June 2, 2003
Thank you for the May 29 editorial on Edmund Hillary ("Pinnacle of Achievement"). It provided a moment to ponder humility, kindness and the knowing that we achieve only on the shoulders of many others. Heide Franke Santa Monica
June 1, 2003 |
The hundreds of people who attempt to climb Mt. Everest every year know one important thing that Edmund Hillary and Tenzing Norgay didn't before 11:30 a.m. on May 29, 1953. It's possible to climb the world's tallest peak and survive. Fifty years after Hillary and Norgay became the first humans to stand on the world's highest peak, at a height of 29,035 feet, some 1,200 people have equaled their feat. "People ask, 'What was all the fuss about?'
May 29, 2003
"To my right, a slender snow ridge climbed up to a snowy dome about 40 feet above our heads," wrote Edmund Hillary. Then, "I waved Tenzing [Norgay] up to me. A few more whacks of the ice ax, a few very weary steps and we were on the summit of Everest." That is how Hillary described their last steps to the top of the world 50 years ago today in his book "High Adventure." This was the era of grand national expeditions to the world's highest peaks.
April 26, 2003 |
Nearly 50 years ago, on May 29, 1953, Edmund Hillary and Tenzing Norgay, weary of body and mind but driven by a desire that burned deeper by the day, left their exhausted climbing party behind and marched to the top of the world. As they stood where no man had ever stood, in the thinnest of air on the 29,035-foot summit of Mt. Everest, they knew that what they had just accomplished was incredible. But they had no way of knowing what it really meant.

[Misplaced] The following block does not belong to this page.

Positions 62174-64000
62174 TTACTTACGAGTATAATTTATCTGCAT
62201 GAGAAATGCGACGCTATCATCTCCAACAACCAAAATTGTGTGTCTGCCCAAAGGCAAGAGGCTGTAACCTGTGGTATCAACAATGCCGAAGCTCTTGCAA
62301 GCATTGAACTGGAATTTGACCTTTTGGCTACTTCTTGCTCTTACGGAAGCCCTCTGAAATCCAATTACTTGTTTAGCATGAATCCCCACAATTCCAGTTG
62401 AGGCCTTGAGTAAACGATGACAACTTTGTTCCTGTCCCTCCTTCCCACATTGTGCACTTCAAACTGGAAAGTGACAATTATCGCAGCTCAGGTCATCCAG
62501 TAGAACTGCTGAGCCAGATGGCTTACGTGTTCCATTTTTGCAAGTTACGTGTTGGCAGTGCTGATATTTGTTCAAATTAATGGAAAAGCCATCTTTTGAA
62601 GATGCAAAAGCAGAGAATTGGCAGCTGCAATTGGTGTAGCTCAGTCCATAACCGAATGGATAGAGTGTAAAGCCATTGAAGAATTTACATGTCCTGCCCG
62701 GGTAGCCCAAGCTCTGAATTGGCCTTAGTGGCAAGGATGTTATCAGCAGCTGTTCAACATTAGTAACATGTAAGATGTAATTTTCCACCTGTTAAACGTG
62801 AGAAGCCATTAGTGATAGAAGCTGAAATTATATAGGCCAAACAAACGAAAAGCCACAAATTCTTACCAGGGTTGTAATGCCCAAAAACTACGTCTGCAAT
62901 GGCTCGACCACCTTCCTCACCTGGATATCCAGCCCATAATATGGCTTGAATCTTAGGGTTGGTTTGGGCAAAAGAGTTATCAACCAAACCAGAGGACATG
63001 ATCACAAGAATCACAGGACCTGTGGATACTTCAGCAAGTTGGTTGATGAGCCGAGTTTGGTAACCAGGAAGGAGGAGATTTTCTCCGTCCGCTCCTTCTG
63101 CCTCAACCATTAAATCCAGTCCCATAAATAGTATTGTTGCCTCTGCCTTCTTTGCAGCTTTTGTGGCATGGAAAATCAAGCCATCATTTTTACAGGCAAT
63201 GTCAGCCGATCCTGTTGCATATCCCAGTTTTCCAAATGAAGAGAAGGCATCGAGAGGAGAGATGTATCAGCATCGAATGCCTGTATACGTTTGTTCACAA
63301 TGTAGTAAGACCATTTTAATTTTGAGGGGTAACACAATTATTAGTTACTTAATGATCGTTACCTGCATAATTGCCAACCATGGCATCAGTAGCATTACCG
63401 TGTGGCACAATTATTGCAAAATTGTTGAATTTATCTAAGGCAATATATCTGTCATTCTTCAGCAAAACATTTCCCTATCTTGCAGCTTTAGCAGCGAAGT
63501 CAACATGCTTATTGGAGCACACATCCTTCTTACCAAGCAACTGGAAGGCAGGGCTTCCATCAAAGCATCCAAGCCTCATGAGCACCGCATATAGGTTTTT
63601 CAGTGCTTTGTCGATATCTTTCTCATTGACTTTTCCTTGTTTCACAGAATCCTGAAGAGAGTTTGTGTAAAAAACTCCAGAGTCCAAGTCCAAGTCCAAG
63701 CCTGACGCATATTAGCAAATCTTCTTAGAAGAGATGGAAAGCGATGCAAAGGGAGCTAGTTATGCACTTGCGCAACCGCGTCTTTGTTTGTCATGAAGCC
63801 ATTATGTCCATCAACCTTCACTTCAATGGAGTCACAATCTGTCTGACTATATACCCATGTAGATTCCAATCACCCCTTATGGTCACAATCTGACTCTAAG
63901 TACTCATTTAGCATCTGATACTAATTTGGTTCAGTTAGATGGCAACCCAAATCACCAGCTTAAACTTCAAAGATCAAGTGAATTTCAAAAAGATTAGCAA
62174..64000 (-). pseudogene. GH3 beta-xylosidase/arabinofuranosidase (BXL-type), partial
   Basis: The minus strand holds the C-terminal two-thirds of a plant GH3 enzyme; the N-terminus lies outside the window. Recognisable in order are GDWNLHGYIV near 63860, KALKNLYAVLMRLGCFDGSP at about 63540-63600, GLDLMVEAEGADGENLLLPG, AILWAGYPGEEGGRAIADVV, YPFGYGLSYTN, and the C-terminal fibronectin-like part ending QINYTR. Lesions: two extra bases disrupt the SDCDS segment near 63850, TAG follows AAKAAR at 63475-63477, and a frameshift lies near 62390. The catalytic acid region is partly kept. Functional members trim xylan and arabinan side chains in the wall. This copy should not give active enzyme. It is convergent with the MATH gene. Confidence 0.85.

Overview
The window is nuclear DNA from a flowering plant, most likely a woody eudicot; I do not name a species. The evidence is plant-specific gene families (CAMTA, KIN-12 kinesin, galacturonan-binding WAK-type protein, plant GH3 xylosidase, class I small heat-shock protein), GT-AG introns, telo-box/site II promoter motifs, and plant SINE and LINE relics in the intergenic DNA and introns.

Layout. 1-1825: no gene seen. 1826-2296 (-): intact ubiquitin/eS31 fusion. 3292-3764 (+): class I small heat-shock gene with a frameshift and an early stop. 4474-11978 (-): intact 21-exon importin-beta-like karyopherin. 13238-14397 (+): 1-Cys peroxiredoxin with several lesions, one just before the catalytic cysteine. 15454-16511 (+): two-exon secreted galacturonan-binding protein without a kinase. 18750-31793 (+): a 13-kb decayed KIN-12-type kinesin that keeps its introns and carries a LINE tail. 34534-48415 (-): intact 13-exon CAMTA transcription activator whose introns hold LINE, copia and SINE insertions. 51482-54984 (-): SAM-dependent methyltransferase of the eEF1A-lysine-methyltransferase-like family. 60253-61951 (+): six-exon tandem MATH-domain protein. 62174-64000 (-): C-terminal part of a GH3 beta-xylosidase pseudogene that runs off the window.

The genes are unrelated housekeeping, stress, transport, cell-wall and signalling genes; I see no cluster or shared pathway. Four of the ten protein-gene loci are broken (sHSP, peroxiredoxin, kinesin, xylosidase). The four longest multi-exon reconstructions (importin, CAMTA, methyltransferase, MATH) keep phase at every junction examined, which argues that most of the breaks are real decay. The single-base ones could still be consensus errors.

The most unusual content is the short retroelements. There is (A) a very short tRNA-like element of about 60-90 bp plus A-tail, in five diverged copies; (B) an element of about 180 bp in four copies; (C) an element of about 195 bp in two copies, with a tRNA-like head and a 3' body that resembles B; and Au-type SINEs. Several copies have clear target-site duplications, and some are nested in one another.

November 24, 2002 |
Here come the holidays, and with them the season's usual bounty from the publishing industry: coffee-table books. Here are four new travel-related volumes that might make worthy gifts. "Planet Earth" is a book that strikes you between the eyes. Its lures are many, from the richness of the colors in these pictures taken from space to the thrill of spotting a familiar continental profile.
May 26, 2002 |
When climbers scramble to the summit of the world's highest peak, their last obstacle is a 40-foot rock face covered in ice--the Hillary Step. Before May 29, 1953, it had no name. Nobody had ever seen it up close, let alone scaled it. But on that day, a 33-year-old New Zealand beekeeper and his Nepalese Sherpa guide cut a line of footholds into the icy wall and dragged their exhausted, oxygen-starved bodies the final feet to glory. Sir Edmund Hillary and Tenzing Norgay had become the first climbers to reach the 29,035-foot summit of Mt. Everest.